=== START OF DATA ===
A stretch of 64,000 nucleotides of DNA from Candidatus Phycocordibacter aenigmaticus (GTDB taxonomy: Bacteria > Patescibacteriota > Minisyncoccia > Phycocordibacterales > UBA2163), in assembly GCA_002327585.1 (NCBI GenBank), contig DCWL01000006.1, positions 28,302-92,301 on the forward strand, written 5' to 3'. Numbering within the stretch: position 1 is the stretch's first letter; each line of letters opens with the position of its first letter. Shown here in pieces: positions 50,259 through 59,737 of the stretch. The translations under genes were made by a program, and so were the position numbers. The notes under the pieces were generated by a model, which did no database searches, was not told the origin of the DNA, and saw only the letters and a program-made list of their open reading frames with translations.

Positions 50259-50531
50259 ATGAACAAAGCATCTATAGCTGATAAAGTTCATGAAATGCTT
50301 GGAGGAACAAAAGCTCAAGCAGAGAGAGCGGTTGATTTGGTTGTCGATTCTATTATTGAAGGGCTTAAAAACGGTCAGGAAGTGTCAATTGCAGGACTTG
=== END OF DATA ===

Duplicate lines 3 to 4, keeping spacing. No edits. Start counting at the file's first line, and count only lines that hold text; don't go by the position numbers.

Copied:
50259 ATGAACAAAGCATCTATAGCTGATAAAGTTCATGAAATGCTT
50301 GGAGGAACAAAAGCTCAAGCAGAGAGAGCGGTTGATTTGGTTGTCGATTCTATTATTGAAGGGCTTAAAAACGGTCAGGAAGTGTCAATTGCAGGACTTG